Employers can’t refuse to pay severance if you’ve been misclassified, and they also can’t set deadlines on severance offers. Independent contractors may be owed as much as 24 months’ pay, and you have two years from the moment you lose your job to pursue a claim for full severance pay in Ontario and other provinces. That’s why it’s best to speak with an employment lawyer if your employer has ended your contract.

You also have rights if your employer makes significant changes to your job, such as cutting your pay or changing your work location, hours, or duties. You can file a claim for constructive dismissal and receive proper compensation.

“If they change your job, your compensation – the company may think they can do that because you’re not an employee,” notes Samfiru. “But if you’ve been misclassified, then no, they can’t do that.”

You may be missing out on rights and benefits

There’s a certain freedom that many people believe comes with being an independent contractor. Still, if you’ve been misclassified, you’re missing out on a number of important legal rights as an employee. For instance, contractors do not have to be paid minimum wage or overtime.

“An employee has certain rights, over time,” explains Samfiru. “Vacation pay, holiday pay, not to mention severance. A contractor doesn’t have those rights, so if you’ve been misclassified, you’re giving up those rights.”

When to speak to an employment lawyer

Do you think you have been misclassified as an independent contractor? It’s important that you know which category you fall into when you face unexpected developments with your job. Seeking the advice of an experienced employment lawyer can provide essential clarity on your employment status and whether you are rightfully identified as an employee.

That’s exactly what Samfiru’s recent client did when his employer of over five years, a tow truck company operating in Ontario, fired him over the phone without explanation. His former employer argued that he was an independent contractor because they paid him through his company and he required minimal supervision. Ontario Superior Court ultimately sided with the 44-year-old tow truck driver because he drove the company’s truck, used their tools, wore their uniform, was monitored through their GPS tracker, and was paid an hourly wage set by the employer. Samfiru Tumarkin LLP secured six months’ pay for their client, resulting in tens of thousands of dollars in compensation. The company was also required to cover the driver’s legal fees.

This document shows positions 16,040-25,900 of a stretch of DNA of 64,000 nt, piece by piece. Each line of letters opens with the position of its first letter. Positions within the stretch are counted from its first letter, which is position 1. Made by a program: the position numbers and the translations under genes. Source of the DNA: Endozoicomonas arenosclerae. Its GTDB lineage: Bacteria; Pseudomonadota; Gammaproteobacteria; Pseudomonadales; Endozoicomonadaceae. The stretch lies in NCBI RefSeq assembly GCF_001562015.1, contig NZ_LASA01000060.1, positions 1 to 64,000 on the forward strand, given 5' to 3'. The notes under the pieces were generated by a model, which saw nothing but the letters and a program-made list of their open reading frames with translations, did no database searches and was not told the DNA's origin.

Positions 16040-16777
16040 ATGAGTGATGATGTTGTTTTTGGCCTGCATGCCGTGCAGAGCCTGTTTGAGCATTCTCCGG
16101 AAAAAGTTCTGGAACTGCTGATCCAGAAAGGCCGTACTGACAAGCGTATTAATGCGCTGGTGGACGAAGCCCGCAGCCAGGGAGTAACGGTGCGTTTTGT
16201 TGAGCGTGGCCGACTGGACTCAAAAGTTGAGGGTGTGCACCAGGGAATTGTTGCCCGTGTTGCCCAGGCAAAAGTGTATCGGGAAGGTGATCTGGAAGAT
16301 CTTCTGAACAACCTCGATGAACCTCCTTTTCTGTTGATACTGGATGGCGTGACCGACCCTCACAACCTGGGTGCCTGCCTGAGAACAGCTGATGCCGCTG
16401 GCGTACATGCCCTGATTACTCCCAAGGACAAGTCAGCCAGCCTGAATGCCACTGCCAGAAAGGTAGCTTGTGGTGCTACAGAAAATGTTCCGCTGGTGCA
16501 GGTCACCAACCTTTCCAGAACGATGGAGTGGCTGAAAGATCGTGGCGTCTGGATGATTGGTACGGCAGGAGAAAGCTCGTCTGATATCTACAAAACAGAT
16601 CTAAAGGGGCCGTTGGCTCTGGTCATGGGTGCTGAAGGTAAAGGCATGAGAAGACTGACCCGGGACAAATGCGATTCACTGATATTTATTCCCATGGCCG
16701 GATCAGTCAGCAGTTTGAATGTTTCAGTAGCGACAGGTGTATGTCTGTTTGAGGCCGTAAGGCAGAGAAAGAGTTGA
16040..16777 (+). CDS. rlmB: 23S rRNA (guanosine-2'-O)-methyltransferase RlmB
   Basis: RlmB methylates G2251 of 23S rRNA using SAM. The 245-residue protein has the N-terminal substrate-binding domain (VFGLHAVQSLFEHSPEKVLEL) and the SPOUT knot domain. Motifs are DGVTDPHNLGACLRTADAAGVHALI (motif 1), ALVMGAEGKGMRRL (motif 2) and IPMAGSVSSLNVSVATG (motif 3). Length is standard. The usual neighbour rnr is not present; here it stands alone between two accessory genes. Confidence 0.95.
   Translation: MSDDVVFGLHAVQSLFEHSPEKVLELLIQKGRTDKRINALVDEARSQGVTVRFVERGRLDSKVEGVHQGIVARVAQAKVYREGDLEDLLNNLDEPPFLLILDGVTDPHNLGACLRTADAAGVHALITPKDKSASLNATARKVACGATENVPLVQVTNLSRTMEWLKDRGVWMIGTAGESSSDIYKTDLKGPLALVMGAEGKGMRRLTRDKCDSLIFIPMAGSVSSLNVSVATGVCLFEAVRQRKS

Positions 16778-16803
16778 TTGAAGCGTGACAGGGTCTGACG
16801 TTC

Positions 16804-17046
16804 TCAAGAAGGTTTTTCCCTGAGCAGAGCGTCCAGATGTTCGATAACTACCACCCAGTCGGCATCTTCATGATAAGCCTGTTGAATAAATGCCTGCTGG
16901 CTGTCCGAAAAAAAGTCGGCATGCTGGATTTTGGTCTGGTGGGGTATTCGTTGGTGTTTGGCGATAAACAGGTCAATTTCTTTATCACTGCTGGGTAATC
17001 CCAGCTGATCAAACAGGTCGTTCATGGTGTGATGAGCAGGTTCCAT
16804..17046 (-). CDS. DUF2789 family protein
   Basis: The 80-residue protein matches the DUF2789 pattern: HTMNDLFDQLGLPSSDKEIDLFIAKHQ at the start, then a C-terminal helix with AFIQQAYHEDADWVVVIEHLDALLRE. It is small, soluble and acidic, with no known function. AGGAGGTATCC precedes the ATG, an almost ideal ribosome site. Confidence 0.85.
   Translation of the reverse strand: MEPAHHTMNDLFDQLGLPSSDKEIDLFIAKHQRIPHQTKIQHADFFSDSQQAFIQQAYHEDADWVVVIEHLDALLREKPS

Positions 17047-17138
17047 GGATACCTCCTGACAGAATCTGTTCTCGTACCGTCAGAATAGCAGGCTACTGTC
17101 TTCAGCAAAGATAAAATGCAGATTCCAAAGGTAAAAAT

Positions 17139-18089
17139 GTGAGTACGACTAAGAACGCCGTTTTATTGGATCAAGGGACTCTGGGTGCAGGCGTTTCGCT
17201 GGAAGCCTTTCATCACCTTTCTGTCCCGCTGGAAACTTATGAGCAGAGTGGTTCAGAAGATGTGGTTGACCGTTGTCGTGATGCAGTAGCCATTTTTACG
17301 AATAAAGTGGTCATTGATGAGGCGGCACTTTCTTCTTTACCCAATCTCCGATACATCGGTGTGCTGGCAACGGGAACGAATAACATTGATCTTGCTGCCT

This case was a clear example of how the misidentification of your employment can have serious financial consequences, and how important it is to fight for your rights if you believe you have been misclassified.

“Our team was proud to have helped our client get the compensation he was owed, and we continue to help others in similar situations fight for their rights and get the justice they deserve,” Samfiru says. “It is extremely rare for these matters to end up in a courtroom, and they are often resolved quickly with maximum results.”

Contact employment lawyer Lior Samfiru, co-founding partner at Samfiru Tumarkin LLP, to get the advice and compensation you need by calling 1-888-861-4555, emailing Ask@EmploymentLawyer.ca or filling out an online contact form.

His law firm specializes in employment law in Ontario, Alberta and B.C., and long-term disability claims across Canada (except Quebec).

Discover your rights by watching Lior on Ask a Lawyer every Wednesday at 9:30 p.m. on CP24 or tune into the Employment Law Show on NEWSTALK 1010 every Sunday at 1 p.m.